The Trend Toward Protection for Domestic Workers

The Trend Toward Protection for Domestic Workers

The Fair Labor Standards Act requires most workers to earn at least minimum wage, and for non-exempt workers to earn overtime pay. Some workers have been completely exempt from protection under this law, however. Until 1974 there was no set limit on hours or minimum pay for live-in workers such as housekeepers or nannies. But even after they were finally included in the law, live-in workers were still exempt from overtime, and companions for the elderly or the ill were not covered by the law at all.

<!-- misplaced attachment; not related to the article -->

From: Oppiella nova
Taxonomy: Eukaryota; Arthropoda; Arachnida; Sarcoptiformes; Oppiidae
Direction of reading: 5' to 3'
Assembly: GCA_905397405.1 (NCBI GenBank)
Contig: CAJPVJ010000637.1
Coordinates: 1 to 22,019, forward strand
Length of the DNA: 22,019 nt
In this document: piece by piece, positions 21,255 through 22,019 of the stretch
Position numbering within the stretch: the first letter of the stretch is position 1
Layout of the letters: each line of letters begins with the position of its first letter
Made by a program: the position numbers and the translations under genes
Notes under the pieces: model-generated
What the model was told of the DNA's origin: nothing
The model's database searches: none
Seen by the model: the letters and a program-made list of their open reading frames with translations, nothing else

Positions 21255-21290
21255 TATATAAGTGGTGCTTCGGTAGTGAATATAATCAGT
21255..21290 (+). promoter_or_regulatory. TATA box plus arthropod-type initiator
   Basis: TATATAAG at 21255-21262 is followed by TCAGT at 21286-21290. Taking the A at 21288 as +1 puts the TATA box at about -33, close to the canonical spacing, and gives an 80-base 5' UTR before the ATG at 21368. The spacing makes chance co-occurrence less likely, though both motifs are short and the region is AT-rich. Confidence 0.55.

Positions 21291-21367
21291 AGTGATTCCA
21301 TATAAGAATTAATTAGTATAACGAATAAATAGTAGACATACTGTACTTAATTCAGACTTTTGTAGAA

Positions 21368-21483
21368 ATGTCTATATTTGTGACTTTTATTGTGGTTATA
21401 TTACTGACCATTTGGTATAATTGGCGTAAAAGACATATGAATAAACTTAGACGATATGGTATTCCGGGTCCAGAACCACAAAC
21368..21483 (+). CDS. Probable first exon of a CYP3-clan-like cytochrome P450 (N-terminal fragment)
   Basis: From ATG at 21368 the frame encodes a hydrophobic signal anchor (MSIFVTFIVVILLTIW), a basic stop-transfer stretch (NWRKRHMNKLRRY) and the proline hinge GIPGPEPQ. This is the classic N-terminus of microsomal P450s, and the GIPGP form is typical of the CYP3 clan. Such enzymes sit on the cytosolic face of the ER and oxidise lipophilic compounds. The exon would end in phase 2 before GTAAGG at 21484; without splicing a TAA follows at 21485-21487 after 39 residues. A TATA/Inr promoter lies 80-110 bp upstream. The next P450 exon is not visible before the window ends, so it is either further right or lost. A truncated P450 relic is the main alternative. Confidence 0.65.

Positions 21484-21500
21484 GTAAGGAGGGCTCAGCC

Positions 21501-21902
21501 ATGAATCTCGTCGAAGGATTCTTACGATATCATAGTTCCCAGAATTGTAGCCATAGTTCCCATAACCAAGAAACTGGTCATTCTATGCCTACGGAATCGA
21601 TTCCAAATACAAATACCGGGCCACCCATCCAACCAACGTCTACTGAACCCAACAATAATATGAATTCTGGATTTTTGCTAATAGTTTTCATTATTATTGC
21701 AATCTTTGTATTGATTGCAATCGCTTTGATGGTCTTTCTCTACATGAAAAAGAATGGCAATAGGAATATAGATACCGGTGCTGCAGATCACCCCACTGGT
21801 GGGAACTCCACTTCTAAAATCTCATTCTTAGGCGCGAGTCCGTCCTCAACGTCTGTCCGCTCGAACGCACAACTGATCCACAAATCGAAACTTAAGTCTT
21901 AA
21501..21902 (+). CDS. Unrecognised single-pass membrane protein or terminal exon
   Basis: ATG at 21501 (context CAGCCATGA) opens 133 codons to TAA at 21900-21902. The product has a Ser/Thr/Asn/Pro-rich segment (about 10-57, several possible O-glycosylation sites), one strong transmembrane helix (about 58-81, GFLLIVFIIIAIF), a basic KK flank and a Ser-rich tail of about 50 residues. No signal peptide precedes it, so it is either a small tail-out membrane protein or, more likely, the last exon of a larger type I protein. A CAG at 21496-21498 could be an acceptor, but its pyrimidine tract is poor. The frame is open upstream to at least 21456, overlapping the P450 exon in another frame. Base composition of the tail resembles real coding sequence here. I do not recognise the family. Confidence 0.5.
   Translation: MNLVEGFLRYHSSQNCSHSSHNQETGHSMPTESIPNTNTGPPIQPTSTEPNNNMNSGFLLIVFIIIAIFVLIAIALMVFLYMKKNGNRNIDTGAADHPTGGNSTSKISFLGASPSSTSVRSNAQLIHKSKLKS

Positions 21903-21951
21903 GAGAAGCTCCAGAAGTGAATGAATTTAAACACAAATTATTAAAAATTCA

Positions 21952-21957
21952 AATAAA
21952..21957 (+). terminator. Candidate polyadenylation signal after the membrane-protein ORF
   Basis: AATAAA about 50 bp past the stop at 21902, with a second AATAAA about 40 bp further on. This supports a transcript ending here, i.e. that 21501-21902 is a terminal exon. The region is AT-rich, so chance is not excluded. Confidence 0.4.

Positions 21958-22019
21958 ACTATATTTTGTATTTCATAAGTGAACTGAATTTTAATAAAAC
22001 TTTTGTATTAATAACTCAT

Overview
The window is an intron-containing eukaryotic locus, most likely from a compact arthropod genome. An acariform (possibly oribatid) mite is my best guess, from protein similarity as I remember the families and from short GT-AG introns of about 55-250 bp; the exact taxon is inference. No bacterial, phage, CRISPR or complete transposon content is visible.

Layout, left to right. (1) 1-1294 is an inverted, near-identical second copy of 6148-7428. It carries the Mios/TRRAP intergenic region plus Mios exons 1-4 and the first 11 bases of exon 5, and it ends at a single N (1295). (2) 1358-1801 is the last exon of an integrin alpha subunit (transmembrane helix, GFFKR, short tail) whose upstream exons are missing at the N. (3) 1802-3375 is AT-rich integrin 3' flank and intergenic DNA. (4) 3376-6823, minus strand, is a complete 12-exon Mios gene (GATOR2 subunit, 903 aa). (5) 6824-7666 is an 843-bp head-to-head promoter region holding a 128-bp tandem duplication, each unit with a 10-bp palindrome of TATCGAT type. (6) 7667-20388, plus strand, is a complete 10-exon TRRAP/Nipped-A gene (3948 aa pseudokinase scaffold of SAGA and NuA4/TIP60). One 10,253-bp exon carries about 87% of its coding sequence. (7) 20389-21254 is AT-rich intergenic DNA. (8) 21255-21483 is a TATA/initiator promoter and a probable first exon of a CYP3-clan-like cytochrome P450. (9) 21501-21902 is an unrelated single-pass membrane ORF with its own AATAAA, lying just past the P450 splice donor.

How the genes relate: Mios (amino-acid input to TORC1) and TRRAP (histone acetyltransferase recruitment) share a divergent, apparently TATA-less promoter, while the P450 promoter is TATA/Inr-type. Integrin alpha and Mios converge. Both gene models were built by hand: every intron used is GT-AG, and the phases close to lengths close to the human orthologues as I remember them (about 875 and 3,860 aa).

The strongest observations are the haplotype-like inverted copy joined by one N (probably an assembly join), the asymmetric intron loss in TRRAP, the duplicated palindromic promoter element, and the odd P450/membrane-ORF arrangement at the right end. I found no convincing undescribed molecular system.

New York has passed a law expanding the rights of domestic workers, entitling them to overtime after 44 hours for a live-in worker, after 40 hours for others, and mandating one day off per week. The Domestic Workers’ Bill of Rights also requires vacation time after a year of service, and extends the sexual harassment law to live-in employees. (Under federal law, the employer would not be liable in any event unless he or she had 15 full-time employees.)

Other states may follow New York’s lead, as news reports of abusive conditions for servants proliferate. Once an employee accepts both the domestic duties and a place to stay, the influence from the outside world can shrink.

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